By Lise Alves, Senior Contributing Reporter
SÃO PAULO, BRAZIL – With the devaluation of the Brazilian real in relation to the U.S. dollar and the economy slowing down, Brazilians are planning to spend their vacations this year traveling within Brazil and not going abroad, according to a recent survey conducted by Brazil’s Tourism Ministry and Fundação Getulio Vargas (FGV). According to the survey, 77.4 percent of Brazilians planning to travel this year will be doing it close to home, the highest rate in the past ten years for the month of April.
“The natural, cultural and business attractions, allied to the gains in infrastructure are the factors which boost Brazilian tourism,” said Henrique Alves, Minister of Tourism after the release of the survey. Alves admits, however that Brazil has a great tourism potential to be explored, but that infrastructure for tourism within the country and a better promotion of places and things to see in Brazil are needed if the country wants to increase its domestic tourism.
According to the Tourism Ministry, Brazilians have always preferred to travel within the country instead of going abroad, but factors such as costs of air travel, accommodations and infrastructure have always swayed travelers to look for international destinations.
This year with the foreign exchange rate hovering around R$3.00/US$, foreign travel has become much more expensive, and Brazilians are re-assessing their options. Infrastructure to major tourist spots within the country have also improved due to investments made for last year’s World Cup.
More than 206 million trips were made by more than 62 million tourists in Brazil last year, with the country advancing by 23 positions in the competitive tourism ranking by the Global Economic Forum last week, when Brazil went from the 51st to the 28th position.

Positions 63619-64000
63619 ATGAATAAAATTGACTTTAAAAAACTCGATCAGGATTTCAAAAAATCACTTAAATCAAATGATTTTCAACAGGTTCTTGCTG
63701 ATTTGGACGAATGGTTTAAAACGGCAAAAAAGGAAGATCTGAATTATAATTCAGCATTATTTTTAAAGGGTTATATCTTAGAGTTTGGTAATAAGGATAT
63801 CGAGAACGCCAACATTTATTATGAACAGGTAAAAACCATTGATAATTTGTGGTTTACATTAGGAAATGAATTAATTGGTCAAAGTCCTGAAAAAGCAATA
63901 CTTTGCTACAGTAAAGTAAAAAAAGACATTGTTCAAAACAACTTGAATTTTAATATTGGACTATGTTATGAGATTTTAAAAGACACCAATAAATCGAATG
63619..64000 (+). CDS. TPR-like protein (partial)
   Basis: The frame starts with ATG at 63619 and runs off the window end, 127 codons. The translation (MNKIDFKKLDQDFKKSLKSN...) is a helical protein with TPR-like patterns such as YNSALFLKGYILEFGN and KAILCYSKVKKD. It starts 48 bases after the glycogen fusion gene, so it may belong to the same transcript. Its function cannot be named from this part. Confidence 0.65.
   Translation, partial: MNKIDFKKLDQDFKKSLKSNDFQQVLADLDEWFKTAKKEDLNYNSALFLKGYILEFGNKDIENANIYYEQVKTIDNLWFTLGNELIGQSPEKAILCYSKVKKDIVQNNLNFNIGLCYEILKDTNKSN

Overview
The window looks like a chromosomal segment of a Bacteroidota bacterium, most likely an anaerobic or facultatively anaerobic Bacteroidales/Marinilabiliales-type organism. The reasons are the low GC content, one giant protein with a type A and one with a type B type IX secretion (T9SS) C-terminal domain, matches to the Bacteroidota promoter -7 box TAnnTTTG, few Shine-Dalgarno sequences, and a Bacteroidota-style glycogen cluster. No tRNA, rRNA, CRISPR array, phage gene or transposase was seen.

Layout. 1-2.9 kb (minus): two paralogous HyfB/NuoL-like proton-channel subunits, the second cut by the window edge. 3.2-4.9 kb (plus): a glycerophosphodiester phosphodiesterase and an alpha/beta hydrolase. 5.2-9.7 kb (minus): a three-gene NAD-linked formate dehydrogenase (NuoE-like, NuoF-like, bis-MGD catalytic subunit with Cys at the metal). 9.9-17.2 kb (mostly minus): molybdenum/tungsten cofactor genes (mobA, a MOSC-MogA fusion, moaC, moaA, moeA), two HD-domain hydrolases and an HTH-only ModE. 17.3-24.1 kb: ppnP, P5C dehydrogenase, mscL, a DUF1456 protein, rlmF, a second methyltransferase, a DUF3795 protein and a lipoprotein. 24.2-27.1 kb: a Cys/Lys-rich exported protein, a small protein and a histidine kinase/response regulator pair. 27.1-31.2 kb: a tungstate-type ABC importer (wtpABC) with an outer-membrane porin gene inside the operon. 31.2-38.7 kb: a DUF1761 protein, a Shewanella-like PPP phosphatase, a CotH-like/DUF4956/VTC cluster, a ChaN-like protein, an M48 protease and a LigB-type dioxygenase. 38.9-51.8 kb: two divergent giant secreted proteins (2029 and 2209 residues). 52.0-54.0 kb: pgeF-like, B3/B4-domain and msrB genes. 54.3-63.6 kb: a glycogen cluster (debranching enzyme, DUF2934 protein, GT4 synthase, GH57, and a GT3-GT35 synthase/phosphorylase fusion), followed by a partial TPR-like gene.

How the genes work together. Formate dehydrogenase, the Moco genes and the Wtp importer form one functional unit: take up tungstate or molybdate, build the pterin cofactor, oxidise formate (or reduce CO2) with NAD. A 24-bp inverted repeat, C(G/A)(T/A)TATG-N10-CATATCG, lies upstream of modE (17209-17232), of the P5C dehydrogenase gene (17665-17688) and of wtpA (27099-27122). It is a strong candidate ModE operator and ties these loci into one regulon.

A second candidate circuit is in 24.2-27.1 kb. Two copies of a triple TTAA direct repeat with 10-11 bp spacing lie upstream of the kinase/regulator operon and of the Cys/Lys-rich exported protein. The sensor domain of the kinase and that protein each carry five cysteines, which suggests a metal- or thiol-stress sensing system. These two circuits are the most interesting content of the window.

This year the survey conducted by the Ministry and FGV shows that approximately 10.9 million extra domestic trips will be taken, bringing the sector revenues of over R$18.66 billion.
Eliana Ferrari, a travel agent at Goldtur, however, says that her agency has not seen that many people substituting international vacations for domestic ones. In March travelers were initially stunned by the daily increase in the foreign exchange rate, but with the stabilization of the rate, Brazilians are once again thinking about traveling abroad.
“Prices for air transportation in U.S. dollars decreased since April. There have been a lot of good promotions for international air travel,” she says, adding that this week alone she closed eight international air travel packages.
“What I have seen, due to the hike in the U.S. dollar [exchange rate] is an adaptation of travel plans: less days, instead of a direct flight one with connections, and instead of a four-star hotel, a three-star one,” she explained.
Ferrari notes that while U.S. airfares have decreased, airfares for domestic travel destinations remain the same. “You find great bargains in international airfares, such as São Paulo-Buenos Aires for US$160.00. Something you don’t see in domestic airfares,” she concludes.
The Consumer Travel Survey is conducted on a monthly basis by the Ministry of Tourism along with FGV in the seven main capitals in Brazil, which represent seventy percent of all the tourism flow in the country.